According to the most current study, the number of women who choose to breastfeed in the United States continues to rise, with 77 percent of new moms reporting they at least breastfed their babies for the first few months of their life, if not for a year — or years. Even with the strides Americans have made over the decades to encourage moms to use their naturally occurring milk to provide nourishment to their infants, there is still a shocking amount of stigma tied to breastfeeding. Not only is this practice one that can be difficult for both Mom and Baby to navigate, but parents also have to deal with naysayers who believe mothers should avoid breastfeeding in public (even when their little one is screaming and hungry). However, in other parts of the world, breastfeeding traditions vary widely, with some countries going above and beyond.
Though still considered a developing country, Mongolia, which is bordered by Russia and China, has worked tirelessly to encourage early adoption of breastfeeding. There, 65 percent of women breastfeed exclusively for six months, with some continuing the practice up until their child is around the age of 2. This number may be attributed to the public attitude toward breastfeeding: Feeding a baby in public is celebrated rather than frowned upon.
One Canadian mother even wrote about her experience on IncultureParent, explaining how strangers would smile and express their approval when she was breastfeeding while visiting. Not only did taxi drivers give her a thumbs up, local grandmothers congratulated her.
Mongolians embrace public breastfeeding. In one mom’s account of her experience living in Mongolia, she shares how strangers would praise her public breastfeeding efforts. It’s also not unheard of for women to share their breast milk with more than their children. In fact, many adults claim to enjoy the flavor and texture and might even have a glass with their breakfast. In some poor neighborhoods, breast milk can be traded for necessities like bread and eggs.
Today, Brazil’s infant mortality rate is around 16 deaths per 1,000, but that wasn’t always the case. In 1985 it was super-high, at 63.2 per 1,000, and in 1990, 58 per 1,000. This vast improvement is often attributed to public awareness campaigns and marketing efforts that promoted the benefits of breastfeeding. If you visit Brazil today, you’ll likely see women breastfeeding their babies and children nearly everywhere without any fear or hesitation.
And though formula-feeding moms should never feel shame for their decision (or for having no other option if they couldn’t breastfeed), Brazil banned advertisements that promote formula feeding. And if businesses are rude to women trying to feed their children, they’ll face fines.
All this work has made Brazil a leader in the world market for very open, welcoming, inclusive views of breastfeeding. There are only 292 human milk banks in the world — and Brazil runs and operates 220 of them. Called The Brazilian Network of Human Milk Banks, women can donate their unused breast milk to help hungry orphans, the poor or those who can’t produce milk, feeding millions of babies across their homeland.
It was only last year that Japan reported more than 50 percent of women in their country breastfeed exclusively for the first three months of their child’s life. This is the highest that percentage has been since 1985 and is widely due to education and the nation’s work to spread awareness.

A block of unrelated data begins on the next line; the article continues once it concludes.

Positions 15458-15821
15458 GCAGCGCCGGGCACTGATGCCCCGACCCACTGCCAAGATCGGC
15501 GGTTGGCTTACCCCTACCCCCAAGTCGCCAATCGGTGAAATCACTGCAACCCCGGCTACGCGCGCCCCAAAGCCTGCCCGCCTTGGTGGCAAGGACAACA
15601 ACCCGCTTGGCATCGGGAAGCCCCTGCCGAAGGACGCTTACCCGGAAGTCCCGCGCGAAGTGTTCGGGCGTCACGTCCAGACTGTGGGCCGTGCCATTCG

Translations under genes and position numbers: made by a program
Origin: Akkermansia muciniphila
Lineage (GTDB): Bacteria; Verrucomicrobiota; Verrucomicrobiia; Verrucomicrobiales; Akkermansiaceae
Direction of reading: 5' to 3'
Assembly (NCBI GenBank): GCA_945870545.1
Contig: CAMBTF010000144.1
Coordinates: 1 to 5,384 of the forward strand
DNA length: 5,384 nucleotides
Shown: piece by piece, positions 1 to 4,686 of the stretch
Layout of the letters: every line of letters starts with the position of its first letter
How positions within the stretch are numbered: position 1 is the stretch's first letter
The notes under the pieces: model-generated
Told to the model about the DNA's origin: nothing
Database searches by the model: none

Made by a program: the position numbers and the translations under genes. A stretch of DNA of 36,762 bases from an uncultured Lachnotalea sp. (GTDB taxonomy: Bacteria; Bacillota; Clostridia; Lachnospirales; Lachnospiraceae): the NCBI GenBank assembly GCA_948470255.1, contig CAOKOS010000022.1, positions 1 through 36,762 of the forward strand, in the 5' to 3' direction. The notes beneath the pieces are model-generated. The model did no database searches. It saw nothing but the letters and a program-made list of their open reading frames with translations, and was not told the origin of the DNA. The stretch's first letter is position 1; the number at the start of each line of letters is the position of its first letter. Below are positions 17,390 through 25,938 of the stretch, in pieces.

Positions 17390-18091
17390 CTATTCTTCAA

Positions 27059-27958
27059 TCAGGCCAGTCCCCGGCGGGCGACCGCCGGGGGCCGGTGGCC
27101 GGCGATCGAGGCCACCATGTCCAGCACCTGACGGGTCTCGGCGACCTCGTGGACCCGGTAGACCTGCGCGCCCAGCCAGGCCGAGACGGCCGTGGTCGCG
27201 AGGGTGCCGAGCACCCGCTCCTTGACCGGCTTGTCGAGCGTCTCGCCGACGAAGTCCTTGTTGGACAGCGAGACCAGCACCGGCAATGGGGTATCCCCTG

As a place where tradition reigns supreme, there are many ideologies and viewpoints surrounding the practice of breastfeeding. One of these rituals is the act of a breast massage technique developed by a midwife named Sotomi Oketani as a way to ease into milk production. But it wasn’t just about getting the party started, but ending it too, as Oketani also suggested women transform their breasts to be off-putting to their babies. How so? By painting odd faces or colorful shapes to scare their children. The idea is that once your kiddo is confused, you can explain you no longer have milk, and instead, encourage them to eat their formula or solid foods, depending on their age.
According to La Leche League International, a nonprofit advocacy group that aims to raise awareness and acceptance of breastfeeding, the introduction of bottles in the 1970s changed the Italian culture dramatically. Though as a practice, breastfeeding isn’t shunned in Italy (the Catholic church even promotes it), only 19 percent of women continue to breastfeed past 4 to 6 months even though 85 percent breastfeed at birth.
Even at hospitals, pacifiers, formula and glucose are encouraged right from the get-go. How come? The verdict might still be out, but according to a recent study out of Makerere Medical School in Uganda, it is estimated that both age and employment status contribute to breastfeeding. Those women who must return to work turn to bottles, while those who are unemployed might not be able to afford formula. For those new mamas who do decide to breastfeed, it’s widely accepted to breastfeed anywhere — public transportation, gardens, restaurants — even if they don’t continue to feed for extended months.
In 2013, WHO introduced the Regulation of Marketing Breastmilk Substitutes, encouraging countries to join together to regulate commercials, advertisement and other media that promoted formula- or bottle-feeding. One of the first countries to sign on the dotted line? Peru! In this South American country, breastfeeding rates are super-high: 97 percent breastfeed at birth, 69 percent breastfeed up to 5 months and of those mothers, 95 percent breastfeed around 20 months. Publicly feeding children is a no-brainer, as it’s common to see exposed breast nearly everywhere without anyone giving a second glance.
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